The survey also tested the popularity of former President Donald Trump and the potency of his endorsement among GOP voters. Trump remains exceedingly popular among Alabama Republicans, with 79.8% saying they have a favorable opinion of him while 16.9% said they had an unfavorable opinion. Compare that to the August poll, when Trump polled at 83.7% favorable versus 15% unfavorable.

Do you have a favorable or unfavorable opinion of Donald Trump? 

Response%
Very favorable58.3%
Somewhat favorable21.4%
Total favorable79.8%
Somewhat unfavorable6.8%
Very unfavorable10.1%
Total unfavorable16.9%
No opinion3.1%

The potency of Trump’s endorsement in Alabama political races has waned, however. Just 39.1% of Republicans say Trump’s endorsement would make them more likely to support a candidate, while 42.4% said it would make no difference. That’s a significant change from August, when a full 57.7% said Trump’s endorsement made it more likely they’d support a candidate.

Would Donald Trump’s endorsement of a candidate in Alabama make you more or less likely to support that candidate? 

Response%
Much more likely22.5%
Somewhat more likely16.6%
Total more likely39.1%
Makes no difference42.4%
Somewhat less likely4.5%
Much less likely9.4%
Total less likely13.8%
Unsure4.7%

This new information comes as the former president’s pick in the race may be in flux. Trump told Washington Examiner reporter David Drucker that he was considering taking back his endorsement of Brooks and taking a look at the other two candidates.

Finally, the survey tested Republican voters’ approval of U.S. Sen. Richard Shelby, whose retirement is the reason for this Senate race. Brooks and Durant have at times attacked Britt for her work as Shelby’s chief of staff. But Shelby remains relatively popular among Republican voters with 56.7% saying they approve of the job he has done over his 30-year career in the Senate.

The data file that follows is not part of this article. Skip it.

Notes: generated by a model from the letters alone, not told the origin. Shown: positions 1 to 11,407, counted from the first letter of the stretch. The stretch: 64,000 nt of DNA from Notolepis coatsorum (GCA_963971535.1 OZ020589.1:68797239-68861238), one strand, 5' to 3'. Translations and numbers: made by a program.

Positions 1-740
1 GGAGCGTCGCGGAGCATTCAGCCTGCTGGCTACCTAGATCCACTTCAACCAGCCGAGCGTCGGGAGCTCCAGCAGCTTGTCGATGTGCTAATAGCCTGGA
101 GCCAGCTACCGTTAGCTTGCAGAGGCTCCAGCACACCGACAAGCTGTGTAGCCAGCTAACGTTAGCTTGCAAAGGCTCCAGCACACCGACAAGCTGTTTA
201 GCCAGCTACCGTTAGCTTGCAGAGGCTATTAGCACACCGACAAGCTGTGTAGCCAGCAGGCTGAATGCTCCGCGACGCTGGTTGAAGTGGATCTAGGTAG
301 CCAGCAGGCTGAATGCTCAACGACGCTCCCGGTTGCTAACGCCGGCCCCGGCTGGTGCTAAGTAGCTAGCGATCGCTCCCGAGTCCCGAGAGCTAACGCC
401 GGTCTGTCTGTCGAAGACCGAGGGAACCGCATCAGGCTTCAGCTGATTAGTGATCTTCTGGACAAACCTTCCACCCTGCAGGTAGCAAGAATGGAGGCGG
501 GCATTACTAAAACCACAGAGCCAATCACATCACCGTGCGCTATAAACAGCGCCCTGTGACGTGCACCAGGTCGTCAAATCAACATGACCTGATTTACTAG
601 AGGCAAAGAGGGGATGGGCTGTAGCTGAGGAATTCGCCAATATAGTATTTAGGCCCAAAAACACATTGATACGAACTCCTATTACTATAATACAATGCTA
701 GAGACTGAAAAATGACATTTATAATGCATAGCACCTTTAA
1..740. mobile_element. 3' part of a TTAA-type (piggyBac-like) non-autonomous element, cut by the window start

As you may know, Senator Richard Shelby is retiring this year after 30 years in the Senate. Do you approve or disapprove of the way Richard Shelby has served Alabama as Senator? 

Response%
Strongly approve26.4%
Somewhat approve30.3%
Total approve56.7%
Somewhat disapprove14.7%
Strongly disapprove9.5%
Total disapprove24.6%
Unsure3.9%
Neither approve or disapprove15.2%

The survey was conducted by Cygnal, an award-winning polling and predictive analysis firm based in Washington, D.C. 600 likely Republican voters were surveyed March 16-17 via interactive voice response and text message. The poll carries a margin for error of +/-4%.

TV and radio advertising tells the story 

According to ADN’s latest analysis of advertising data, Durant and political groups advocating for him make up the biggest spending block in the race.

Durant’s campaign has spent $1,979,096 in television and radio advertising to date. A pro-Durant super PAC called Alabama Patriots PAC has spent more with $2,153,174. That’s total positive spending of more than $4.1 million, a whopping figure in an Alabama primary so far.

The Katie Britt campaign is second in television and radio spending at $1,163,308 to date.  There are two pro-Britt super PACs running ads promoting her candidacy. Alabama Christian Conservatives Fund has spent $239,540 in pro-Britt ads and Alabama Conservatives Fund has spent $1,376,662. That brings total pro-Britt TV and radio advertising to $2.7 million, an impressive amount that is still dwarfed by Durant.

The Mo Brooks campaign has spent $63,111 on TV and radio advertising to date, which isn’t much at all. However, Brooks is bolstered by multiple supportive PACs, including the Club for Growth Action PAC that has spent $2,482,475 both in support of Brooks and against Britt. Also, the School Freedom Fund has spent $536,389 in support of Brooks.

Notably, Alabama Futures PAC has also spent $2,482,495 on TV and radio attacking Brooks, a factor that has clearly led to his downfall in the polls.